- 1 Web Host Questions For Your Next Web Hosting Firm
- 2 Web host questions:
- 3 How do I ask questions?
- 4 Where is customer care and tech support located.
- 5 What do I get with my web site?
- 6 How much experience do you have?
- 7 What kind of server side security do you use?
- 8 What happens when my web-business grows?
- 9 What if I hate it?
- 10 Can I register my domain through you?
- 11 What can I learn from the host’s web site?
- 12 Does the host employ green technology?
- 13 Your corporate culture and concern for the environment
Web Host Questions For Your Next Web Hosting Firm
Choosing a web host isn’t hard, though sifting through the good and not-so-good options can be a head-twisting experience – especially if you’re taking the plunge and building a web site or blog for the first time. Picking a web hosting provider is no easy task. Ten important questions can help. But where do you start? Web host questions to outline are a good starting point.
For example, FREE web hosting companies place ads on YOUR web site. That’s how they make their money, and you’ve got no idea what ads will appear on your site. So, if you’re a medical doctor looking to build trust among site visitors, an ad for a “weekend” dating service isn’t going to make you shine. Avoid free hosts.
That means it’s going to cost you something every month. You may have to pay a sign-up fee, a maintenance fee, and a bunch of other fees that nibble away at your margins. No, choosing a web host isn’t rocket science but you should at least know what questions to ask.
Web host questions:
Where do I start? Simple. In the beginning. Let’s get started.
How do I ask questions?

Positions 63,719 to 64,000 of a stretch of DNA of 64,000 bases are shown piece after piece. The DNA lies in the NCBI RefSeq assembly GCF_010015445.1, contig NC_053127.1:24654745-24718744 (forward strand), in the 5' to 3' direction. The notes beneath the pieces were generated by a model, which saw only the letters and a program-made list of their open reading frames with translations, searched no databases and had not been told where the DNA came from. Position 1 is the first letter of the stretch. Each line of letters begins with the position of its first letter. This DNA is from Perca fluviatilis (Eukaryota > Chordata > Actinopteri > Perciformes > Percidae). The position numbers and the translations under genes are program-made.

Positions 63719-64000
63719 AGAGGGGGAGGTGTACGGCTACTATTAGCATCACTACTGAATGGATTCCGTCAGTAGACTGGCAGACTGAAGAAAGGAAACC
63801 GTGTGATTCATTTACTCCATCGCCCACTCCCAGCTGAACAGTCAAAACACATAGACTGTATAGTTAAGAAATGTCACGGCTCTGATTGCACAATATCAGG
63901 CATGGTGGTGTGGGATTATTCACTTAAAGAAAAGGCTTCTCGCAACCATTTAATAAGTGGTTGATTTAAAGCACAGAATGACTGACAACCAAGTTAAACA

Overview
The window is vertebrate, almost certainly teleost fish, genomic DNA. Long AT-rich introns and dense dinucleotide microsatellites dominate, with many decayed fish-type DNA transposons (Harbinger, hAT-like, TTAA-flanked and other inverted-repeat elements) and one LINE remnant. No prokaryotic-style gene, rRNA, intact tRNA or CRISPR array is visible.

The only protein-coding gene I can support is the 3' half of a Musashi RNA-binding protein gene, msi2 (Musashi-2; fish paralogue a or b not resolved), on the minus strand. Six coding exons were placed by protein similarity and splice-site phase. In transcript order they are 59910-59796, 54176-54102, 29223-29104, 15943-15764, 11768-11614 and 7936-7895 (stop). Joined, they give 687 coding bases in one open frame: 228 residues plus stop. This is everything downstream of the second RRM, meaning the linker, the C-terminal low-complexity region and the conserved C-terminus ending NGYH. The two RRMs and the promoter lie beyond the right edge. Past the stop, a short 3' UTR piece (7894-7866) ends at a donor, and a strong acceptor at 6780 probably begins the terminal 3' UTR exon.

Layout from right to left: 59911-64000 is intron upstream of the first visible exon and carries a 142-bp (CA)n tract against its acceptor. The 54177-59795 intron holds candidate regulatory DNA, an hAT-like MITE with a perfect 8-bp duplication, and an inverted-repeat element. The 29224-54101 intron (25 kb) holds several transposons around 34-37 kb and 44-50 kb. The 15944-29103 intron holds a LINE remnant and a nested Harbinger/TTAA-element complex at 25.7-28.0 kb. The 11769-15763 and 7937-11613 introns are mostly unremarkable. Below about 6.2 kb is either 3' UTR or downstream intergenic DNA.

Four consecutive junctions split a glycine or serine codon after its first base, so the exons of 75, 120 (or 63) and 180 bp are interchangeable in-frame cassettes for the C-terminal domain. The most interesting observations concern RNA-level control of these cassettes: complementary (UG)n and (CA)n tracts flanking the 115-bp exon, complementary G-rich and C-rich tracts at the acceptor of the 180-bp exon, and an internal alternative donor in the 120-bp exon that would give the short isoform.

Whoa, good question right off the bat. You can’t ask questions of a web host if there’s no contact information, no help desk, no tech support. Some hosts manage client care via email and when your web site has disappeared and you’re wondering about that 404 error message appearing on your computer screen, an e-mail response 28 hours after you e-mailed the host means you’re effectively invisible for 28 hours.
Web host questions about contact lines
And if your site is spidered when it’s off line, you’ll get slammed. SEOs (search engine optimizers) point to “Lack of accessibility to the site” as the number one negative ranking factor among search engines. Google isn’t going to send visitors to an inaccessible site so you need a quick fix quick.
Make sure the web host displays a variety of means of contact – especially a toll-free telephone number. E-mails are fine for billing questions and other matters that aren’t time sensitive. A down web site needs fixing now. You want that toll-free number 24/7/365.
Where is customer care and tech support located.
Start here during your “interview” with prospective hosts. (See #1. If no telephone number is provided, you can’t ask questions 2-10 so move on.)